Panjiva Reports That Ongoing Trade Surge Will Benefit Supply Chains

Strong momentum for United States-bound waterborne shipments remains in the cards, based on data released by global trade intelligence firm Panjiva this week.

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Strong momentum for United States-bound waterborne shipments remains in the cards, based on data released by global trade intelligence firm Panjiva this week.

September shipments were up 4.9% annually at 976,605. While this is down compared to August's 1,066,698, the annual improvement is ahead of August's 2.2% annual spread. The lower August growth rate was most likely due to disruptions in late August from Hurricane Harvey. Panjiva noted that Harvey may have reduced imports by around 6,500 TEU per day, or 0.6% of the August's total volume.

On a year-to-date basis through September, Panjiva's data pointed to a 3.8% annual gain for shipments at 8,612,125. As for all of 2017, the firm expects total shipments to be up 3.1% compared to 2016 at 11.485 million. This full-year prediction is down slightly from a previous estimate of 11.502 million shipments for a 3.2% annual increase.

In a research note accompanying its data, Panjiva observed that the “U.S. trade boom” appears to have continued in September, suggesting that the disruptions from Hurricane Irma earlier in the month were rapidly recovered, adding that September marked the seventh consecutive month of growth, and the 14th month of growth over the last 15 months.

Panjiva Research Director Chris Rogers said in an interview that earlier in the year the concept of countries exporting to the U.S. early were trying to get things in ahead of tariffs, or protectionism efforts, from the Trump administration, which, to date, has not been forthcoming.

“Consequently, what we are seeing is good old economic strength that has driven growth,” he said. “It is not a done deal when it comes to protectionism, but for now and over the next couple of months, it seems less likely that protectionism efforts will bring things to a near-term end. There are risks, too, like the NAFTA talks going on at the moment and the coming Trump visit to Asia in November. What we have found in the past is that Trump talks a big story but when he meets with other heads of state, he becomes more moderated in his tone.”

Looking at retailers, exporters, and shippers in advance of the upcoming holiday season, Rogers said things vary by sector.

While imports of toy shipments have been down over all, it is not solely because of Toys R Us's financial issues, as it may be due to other retailers struggling and taking a more conservative approach to providing inventory, he said.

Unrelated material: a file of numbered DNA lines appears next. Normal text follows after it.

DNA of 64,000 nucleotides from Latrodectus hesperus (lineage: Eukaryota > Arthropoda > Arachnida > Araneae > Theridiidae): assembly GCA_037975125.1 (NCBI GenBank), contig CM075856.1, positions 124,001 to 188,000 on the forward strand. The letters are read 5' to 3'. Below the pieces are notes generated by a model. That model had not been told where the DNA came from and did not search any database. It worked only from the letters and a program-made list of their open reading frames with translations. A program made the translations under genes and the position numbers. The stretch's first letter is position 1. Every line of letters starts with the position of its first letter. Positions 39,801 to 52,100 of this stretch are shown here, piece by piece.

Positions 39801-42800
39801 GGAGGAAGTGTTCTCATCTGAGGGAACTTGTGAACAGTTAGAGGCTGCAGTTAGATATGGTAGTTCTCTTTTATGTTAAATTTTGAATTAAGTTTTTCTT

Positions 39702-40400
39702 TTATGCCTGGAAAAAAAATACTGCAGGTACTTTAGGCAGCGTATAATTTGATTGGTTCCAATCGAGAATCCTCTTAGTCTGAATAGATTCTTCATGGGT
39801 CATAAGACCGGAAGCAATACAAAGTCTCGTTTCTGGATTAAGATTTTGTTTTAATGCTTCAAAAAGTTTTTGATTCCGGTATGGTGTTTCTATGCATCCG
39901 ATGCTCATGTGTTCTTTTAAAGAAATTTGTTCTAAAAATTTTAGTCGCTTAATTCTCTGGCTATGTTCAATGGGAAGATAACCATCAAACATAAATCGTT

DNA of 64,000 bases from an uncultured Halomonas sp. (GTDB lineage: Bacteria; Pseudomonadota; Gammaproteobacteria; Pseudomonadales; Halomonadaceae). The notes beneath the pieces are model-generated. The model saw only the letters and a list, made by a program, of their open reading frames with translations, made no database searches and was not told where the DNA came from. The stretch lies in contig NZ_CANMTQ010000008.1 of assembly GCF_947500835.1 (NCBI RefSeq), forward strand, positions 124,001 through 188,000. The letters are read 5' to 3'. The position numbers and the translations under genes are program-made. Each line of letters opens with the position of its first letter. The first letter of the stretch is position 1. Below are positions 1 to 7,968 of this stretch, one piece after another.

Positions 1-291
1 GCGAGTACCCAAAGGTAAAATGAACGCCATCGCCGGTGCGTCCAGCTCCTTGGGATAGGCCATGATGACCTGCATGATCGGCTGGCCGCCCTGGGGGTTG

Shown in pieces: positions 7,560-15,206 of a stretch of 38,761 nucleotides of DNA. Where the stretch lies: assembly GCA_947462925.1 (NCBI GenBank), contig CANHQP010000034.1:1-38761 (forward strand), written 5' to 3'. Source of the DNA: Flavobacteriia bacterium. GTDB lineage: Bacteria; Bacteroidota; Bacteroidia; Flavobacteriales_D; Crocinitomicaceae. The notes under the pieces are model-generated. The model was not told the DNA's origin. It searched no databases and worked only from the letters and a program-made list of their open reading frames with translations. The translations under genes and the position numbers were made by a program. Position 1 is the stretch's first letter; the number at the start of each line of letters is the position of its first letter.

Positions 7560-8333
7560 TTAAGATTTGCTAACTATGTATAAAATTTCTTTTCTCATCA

Steel shipments to the U.S. remained strong, with an 8.3% gain in September and up for the seventh consecutive month, with Panjiva noting that action on tariffs on a broad basis has been delayed until accord on a tax reform has been reached. The firm also stated that imports of autos and parts saw their first decline in six months, falling 0.9%.

Looking at U.S-bound waterborne shipments by exporting country in September, Panjiva found:

  • the fastest growing supplier nation was again Vietnam, up 11.5% annually and up 15.5% over the prior quarter;
  • shipments from Mexico were up 12.3%, with Panjiva saying this likely also reflects shipments that may have been disrupted by storms in August or have had to move by sea due to earthquake damage to infrastructure;
  • imports from China and Japan remained strong, seeing at 8.2% gain, with the firm noting that any lack of sign of a slowdown is expected to overshadow President Trump's upcoming visit to China; and
  • other Asian countries did not see similar gains, with shipments from Taiwan, Singapore, and Japan seeing a “sustained decline


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About the Author

Jeff Berman, Group News Editor
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Jeff Berman is Group News Editor for Logistics Management, Modern Materials Handling, and Supply Chain Management Review. Jeff works and lives in Cape Elizabeth, Maine, where he covers all aspects of the supply chain, logistics, freight transportation, and materials handling sectors on a daily basis. Contact Jeff Berman

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